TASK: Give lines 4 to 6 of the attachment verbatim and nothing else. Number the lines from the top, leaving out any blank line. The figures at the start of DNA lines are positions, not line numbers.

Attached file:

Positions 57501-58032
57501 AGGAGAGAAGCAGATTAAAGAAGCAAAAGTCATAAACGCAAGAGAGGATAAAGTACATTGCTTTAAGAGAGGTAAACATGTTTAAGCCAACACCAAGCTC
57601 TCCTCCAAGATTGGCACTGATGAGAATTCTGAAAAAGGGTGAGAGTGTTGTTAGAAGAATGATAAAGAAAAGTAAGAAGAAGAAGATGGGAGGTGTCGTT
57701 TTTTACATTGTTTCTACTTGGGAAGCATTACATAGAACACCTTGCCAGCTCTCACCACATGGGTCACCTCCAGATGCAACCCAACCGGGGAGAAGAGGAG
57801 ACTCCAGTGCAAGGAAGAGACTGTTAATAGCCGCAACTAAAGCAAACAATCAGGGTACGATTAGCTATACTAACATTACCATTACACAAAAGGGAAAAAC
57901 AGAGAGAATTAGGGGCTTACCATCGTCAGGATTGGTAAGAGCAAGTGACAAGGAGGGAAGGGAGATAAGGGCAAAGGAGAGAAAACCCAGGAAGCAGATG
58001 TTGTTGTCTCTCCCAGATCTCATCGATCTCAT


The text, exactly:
57701 TTTTACATTGTTTCTACTTGGGAAGCATTACATAGAACACCTTGCCAGCTCTCACCACATGGGTCACCTCCAGATGCAACCCAACCGGGGAGAAGAGGAG
57801 ACTCCAGTGCAAGGAAGAGACTGTTAATAGCCGCAACTAAAGCAAACAATCAGGGTACGATTAGCTATACTAACATTACCATTACACAAAAGGGAAAAAC
57901 AGAGAGAATTAGGGGCTTACCATCGTCAGGATTGGTAAGAGCAAGTGACAAGGAGGGAAGGGAGATAAGGGCAAAGGAGAGAAAACCCAGGAAGCAGATG